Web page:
Now you’ve got the picture, right? These business expenses will invariably contain some personal element and it is this problem that not only causes a great deal of HCL, they have led to constantly changing sets of rules developed and refined over the years that are so difficult to understand and comply with, that only The Tax Issue could be relied upon to explain them to you, kind reader.

Before we get into the actual details of what can be deducted, let’s talk about who can take these deductions. For the purposes of our discussion, let’s divide the world into two types of taxpayers: those who are employed and those who are in business. If you are in business, then you generally have no restrictions on what you can deduct as an expense as long as it relates to your earning of income. All you have to do is follow the specific rules relating to the MENTA as we will discuss later.

One more general note about business (and forgive the digression) – the calculation of deductible expenses is generally the same, whether the business is run by an individual (sole proprietor), partnership or corporation. So please don’t ask again.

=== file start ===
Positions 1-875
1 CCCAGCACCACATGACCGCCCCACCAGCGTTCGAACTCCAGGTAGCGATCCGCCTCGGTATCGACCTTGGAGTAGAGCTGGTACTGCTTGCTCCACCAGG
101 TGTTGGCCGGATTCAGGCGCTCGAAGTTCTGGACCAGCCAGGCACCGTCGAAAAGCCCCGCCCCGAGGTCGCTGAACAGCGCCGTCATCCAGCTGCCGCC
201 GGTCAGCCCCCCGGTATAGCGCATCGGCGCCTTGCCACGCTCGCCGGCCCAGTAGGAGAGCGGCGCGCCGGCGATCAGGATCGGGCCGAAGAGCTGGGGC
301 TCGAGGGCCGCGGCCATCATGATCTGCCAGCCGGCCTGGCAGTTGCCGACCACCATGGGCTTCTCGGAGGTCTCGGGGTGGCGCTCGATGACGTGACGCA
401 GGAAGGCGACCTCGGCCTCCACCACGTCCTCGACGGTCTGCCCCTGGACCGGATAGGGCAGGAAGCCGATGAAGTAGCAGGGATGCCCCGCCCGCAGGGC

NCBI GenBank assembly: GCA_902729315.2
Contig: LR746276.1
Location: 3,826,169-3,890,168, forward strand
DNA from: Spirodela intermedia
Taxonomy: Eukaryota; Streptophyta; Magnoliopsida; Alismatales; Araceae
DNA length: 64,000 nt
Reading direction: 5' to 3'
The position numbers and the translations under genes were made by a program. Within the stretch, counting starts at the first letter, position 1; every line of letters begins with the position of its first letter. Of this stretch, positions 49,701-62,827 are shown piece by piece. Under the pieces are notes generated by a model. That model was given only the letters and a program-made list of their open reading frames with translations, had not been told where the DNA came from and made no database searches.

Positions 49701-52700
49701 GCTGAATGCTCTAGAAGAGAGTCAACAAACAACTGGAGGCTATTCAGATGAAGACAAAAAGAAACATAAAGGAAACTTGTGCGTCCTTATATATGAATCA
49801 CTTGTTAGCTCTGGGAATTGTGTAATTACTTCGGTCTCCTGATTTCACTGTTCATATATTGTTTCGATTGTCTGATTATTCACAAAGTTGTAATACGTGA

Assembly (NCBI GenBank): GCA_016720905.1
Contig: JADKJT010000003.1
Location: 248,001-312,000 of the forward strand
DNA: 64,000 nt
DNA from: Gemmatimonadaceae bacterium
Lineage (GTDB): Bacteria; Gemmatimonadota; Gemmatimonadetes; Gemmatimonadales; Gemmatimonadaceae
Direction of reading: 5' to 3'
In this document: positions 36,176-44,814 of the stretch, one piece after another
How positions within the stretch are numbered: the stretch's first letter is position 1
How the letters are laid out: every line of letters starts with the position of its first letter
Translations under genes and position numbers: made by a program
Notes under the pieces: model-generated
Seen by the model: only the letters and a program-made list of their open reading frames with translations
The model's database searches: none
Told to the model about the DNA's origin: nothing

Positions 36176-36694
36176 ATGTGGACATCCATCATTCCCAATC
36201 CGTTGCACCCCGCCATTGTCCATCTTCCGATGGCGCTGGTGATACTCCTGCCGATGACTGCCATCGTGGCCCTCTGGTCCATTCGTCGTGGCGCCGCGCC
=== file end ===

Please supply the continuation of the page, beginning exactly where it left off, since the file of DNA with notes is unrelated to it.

Employees are not so lucky. In fact, they are treated in an opposite fashion. In general, they are allowed no deductions from income unless specifically provided for them under the law. In the case of MENTA, luckily, such provisions do exist, but there are certain conditions.

The most common MENTA deductions allowed to employees are automobile expenses. In order to claim auto expenses, employees must meet strict conditions. They must have a contract (verbal or written) with their employer providing that they are required, as part of their employment duties to travel, and that they must bear the cost of their auto expenses. As evidence, they must have their employer complete and sign a prescribed form stating the terms of their employment and whether auto expenses are reimbursed either directly or through an allowance.

Generally, you cannot deduct meals and entertainment costs if you are an employee. The only exception to this rule is if you earn commissions. A commissioned employee is generally treated similar to a person earning income from a business. That is, there is a general rule allowing the deduction of expenses relating to the earning of that income. The only restriction is that the deductions are limited to the amount of commission earned in the year.

Next time, we’ll be discussing the deduction of meals and entertainment expenses and the HCL that goes along with it!